On Wednesday, October 2, New York Attorney General, Eric Schneiderman, filed a lawsuit against Wells Fargo.

The suit was based on the claim Wells Fargo has failed to meet the requirements of the $25 billion national mortgage settlement – the same settlement that did little to punish lenders or establish punitive measures for lenders who ignored the requirements.

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Schneiderman threatened both Wells Fargo and Bank of America earlier in the year for moving slowly in processing homeowners’ requests for loan modifications. Bank of America agreed to work with Schneiderman to resolve the issues, but  Wells Fargo refused to sign any agreement.

Schneiderman’s recent push comes on the same day a court-designated monitor added more tests to measure the extent to which lenders were complying with the settlement.

In June, the monitor released a study indicating some of the biggest lenders were not complying with the settlement’s requirements, including:

  • Bank of America;
  • Citigroup;
  • JP Morgan Chase; and
  • Wells Fargo.

If the lenders fail the new tests the monitor has put in place, the monitor may take them to court — though Schneiderman has beat them to the punch in the case of Wells Fargo.

first tuesday insight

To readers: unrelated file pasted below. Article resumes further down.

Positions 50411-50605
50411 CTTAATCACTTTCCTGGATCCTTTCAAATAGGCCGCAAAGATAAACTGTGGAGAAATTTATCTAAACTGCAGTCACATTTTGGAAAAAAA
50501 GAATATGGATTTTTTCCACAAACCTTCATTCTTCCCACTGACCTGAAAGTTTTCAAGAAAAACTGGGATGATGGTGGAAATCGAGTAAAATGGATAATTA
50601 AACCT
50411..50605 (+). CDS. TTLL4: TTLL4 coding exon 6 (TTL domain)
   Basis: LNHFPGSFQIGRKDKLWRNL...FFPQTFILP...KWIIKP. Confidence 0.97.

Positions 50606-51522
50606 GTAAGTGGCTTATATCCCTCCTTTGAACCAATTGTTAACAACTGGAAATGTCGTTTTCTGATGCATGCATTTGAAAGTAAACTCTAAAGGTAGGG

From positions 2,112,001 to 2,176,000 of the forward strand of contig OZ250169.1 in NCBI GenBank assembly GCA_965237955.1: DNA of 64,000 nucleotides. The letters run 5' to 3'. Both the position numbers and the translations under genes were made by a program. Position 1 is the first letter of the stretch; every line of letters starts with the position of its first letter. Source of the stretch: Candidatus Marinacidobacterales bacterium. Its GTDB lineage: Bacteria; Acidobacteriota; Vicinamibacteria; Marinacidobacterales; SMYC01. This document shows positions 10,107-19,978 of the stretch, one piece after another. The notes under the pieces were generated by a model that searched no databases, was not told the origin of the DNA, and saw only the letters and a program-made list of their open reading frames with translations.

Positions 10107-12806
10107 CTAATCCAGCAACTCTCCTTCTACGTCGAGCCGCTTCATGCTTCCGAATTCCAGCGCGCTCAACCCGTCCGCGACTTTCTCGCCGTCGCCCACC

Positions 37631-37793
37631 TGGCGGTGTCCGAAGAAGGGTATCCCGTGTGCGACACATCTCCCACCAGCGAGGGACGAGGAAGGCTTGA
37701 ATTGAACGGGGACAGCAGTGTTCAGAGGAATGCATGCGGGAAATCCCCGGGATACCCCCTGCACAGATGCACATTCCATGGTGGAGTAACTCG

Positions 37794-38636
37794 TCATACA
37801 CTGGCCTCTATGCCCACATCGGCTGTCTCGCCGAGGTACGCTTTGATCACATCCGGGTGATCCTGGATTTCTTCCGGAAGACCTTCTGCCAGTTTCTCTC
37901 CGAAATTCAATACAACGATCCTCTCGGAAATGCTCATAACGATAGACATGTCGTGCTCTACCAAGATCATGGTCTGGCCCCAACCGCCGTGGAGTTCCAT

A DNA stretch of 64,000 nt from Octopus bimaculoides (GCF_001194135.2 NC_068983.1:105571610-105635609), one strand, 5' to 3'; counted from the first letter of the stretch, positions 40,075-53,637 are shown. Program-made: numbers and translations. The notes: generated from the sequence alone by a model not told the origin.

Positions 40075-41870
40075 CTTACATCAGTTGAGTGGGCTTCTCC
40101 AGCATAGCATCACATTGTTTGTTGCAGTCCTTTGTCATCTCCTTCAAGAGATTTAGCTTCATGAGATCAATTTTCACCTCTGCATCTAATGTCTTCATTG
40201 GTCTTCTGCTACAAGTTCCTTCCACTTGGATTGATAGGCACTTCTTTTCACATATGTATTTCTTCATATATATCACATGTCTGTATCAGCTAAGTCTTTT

New York’s AG’s lawsuit does not matter.

Most lenders, not just Wells, have failed to meet the requirements of the settlement. The monitor’s warnings have done little to sway lenders’ bad behavior. The monitor merely put more “tests” in place for the banks to fail and the monitor to wag their finger at.

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First of all, the national mortgage settlement was a bad deal from the outset. Why?  It provided minuscule relief to distressed homeowners. It did, however, reward lenders who avoided foreclosure, frequently prolonging the dire economic circumstances of the homeowner.

The terms of the settlement, which banks failed to meet, include:

  • providing a single point of contact for homeowners;
  • ending dual tracking where the owner is simultaneously considered for a modification while in the midst of foreclosure;
  • contacting homeowners within 30 days of submitting a loan modification application to confirm whether or not a modification will be granted;
  • providing accurate paperwork to owners regarding foreclosure; and
  • notifying owners within five days of  receiving a modification application if  any documents are missing.

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On top of that, penalties planned by the Federal Reserve and the Controller of Currency were both done away with in the face of the settlement.

Bank of America’s agreement to comply with Schneiderman is positive, but at what point will we realize the folly in celebrating a lender for merely following new rules?

Rather than pursue criminal prosecution for criminal acts, lenders were allowed to negotiate a settlement and avoid admission of wrongdoing. The mutually agreed upon settlement is tantamount to a business contract — something lenders always find a way to manipulate in their favor.

Next time (and there will be a next time), regulators will hopefully have learned that criminal prosecution is the only remedy when it comes to forcing compliance from the most powerful private institutions in the capitalistic world.


RE Authorities push banks to comply with mortgage deal and grant homeowners leeway from The Washington Post and How the banks’ big foreclosure settlement cheated consumers from The LA Times